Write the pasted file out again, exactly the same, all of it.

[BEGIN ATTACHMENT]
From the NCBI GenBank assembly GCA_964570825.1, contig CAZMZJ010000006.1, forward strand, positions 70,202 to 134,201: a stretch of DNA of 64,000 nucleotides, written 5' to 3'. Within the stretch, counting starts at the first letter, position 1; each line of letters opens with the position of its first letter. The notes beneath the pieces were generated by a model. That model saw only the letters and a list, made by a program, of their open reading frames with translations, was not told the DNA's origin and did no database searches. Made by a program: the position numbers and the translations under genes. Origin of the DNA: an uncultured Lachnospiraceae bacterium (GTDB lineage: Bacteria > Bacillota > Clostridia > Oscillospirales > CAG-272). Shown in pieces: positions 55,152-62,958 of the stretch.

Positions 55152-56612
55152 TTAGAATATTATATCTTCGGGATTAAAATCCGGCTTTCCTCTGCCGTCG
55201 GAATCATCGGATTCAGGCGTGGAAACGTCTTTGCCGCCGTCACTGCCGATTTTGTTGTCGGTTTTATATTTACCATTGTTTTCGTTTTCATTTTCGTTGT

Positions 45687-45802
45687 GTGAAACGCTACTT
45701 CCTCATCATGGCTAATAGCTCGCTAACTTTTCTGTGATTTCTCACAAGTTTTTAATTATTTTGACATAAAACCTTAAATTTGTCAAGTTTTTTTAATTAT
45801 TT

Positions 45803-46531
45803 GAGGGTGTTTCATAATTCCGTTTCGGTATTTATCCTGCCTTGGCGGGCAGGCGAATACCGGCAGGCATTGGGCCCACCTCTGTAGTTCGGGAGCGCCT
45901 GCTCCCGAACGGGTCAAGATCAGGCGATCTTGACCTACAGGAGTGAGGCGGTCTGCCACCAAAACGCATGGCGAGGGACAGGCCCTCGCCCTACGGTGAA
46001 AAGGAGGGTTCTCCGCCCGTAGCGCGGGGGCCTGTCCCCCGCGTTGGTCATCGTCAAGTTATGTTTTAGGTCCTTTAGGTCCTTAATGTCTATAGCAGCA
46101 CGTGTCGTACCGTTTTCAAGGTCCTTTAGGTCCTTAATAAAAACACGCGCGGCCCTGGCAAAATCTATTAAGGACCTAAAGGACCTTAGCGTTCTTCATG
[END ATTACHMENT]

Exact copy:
From the NCBI GenBank assembly GCA_964570825.1, contig CAZMZJ010000006.1, forward strand, positions 70,202 to 134,201: a stretch of DNA of 64,000 nucleotides, written 5' to 3'. Within the stretch, counting starts at the first letter, position 1; each line of letters opens with the position of its first letter. The notes beneath the pieces were generated by a model. That model saw only the letters and a list, made by a program, of their open reading frames with translations, was not told the DNA's origin and did no database searches. Made by a program: the position numbers and the translations under genes. Origin of the DNA: an uncultured Lachnospiraceae bacterium (GTDB lineage: Bacteria > Bacillota > Clostridia > Oscillospirales > CAG-272). Shown in pieces: positions 55,152-62,958 of the stretch.

Positions 55152-56612
55152 TTAGAATATTATATCTTCGGGATTAAAATCCGGCTTTCCTCTGCCGTCG
55201 GAATCATCGGATTCAGGCGTGGAAACGTCTTTGCCGCCGTCACTGCCGATTTTGTTGTCGGTTTTATATTTACCATTGTTTTCGTTTTCATTTTCGTTGT

Positions 45687-45802
45687 GTGAAACGCTACTT
45701 CCTCATCATGGCTAATAGCTCGCTAACTTTTCTGTGATTTCTCACAAGTTTTTAATTATTTTGACATAAAACCTTAAATTTGTCAAGTTTTTTTAATTAT
45801 TT

Positions 45803-46531
45803 GAGGGTGTTTCATAATTCCGTTTCGGTATTTATCCTGCCTTGGCGGGCAGGCGAATACCGGCAGGCATTGGGCCCACCTCTGTAGTTCGGGAGCGCCT
45901 GCTCCCGAACGGGTCAAGATCAGGCGATCTTGACCTACAGGAGTGAGGCGGTCTGCCACCAAAACGCATGGCGAGGGACAGGCCCTCGCCCTACGGTGAA
46001 AAGGAGGGTTCTCCGCCCGTAGCGCGGGGGCCTGTCCCCCGCGTTGGTCATCGTCAAGTTATGTTTTAGGTCCTTTAGGTCCTTAATGTCTATAGCAGCA
46101 CGTGTCGTACCGTTTTCAAGGTCCTTTAGGTCCTTAATAAAAACACGCGCGGCCCTGGCAAAATCTATTAAGGACCTAAAGGACCTTAGCGTTCTTCATG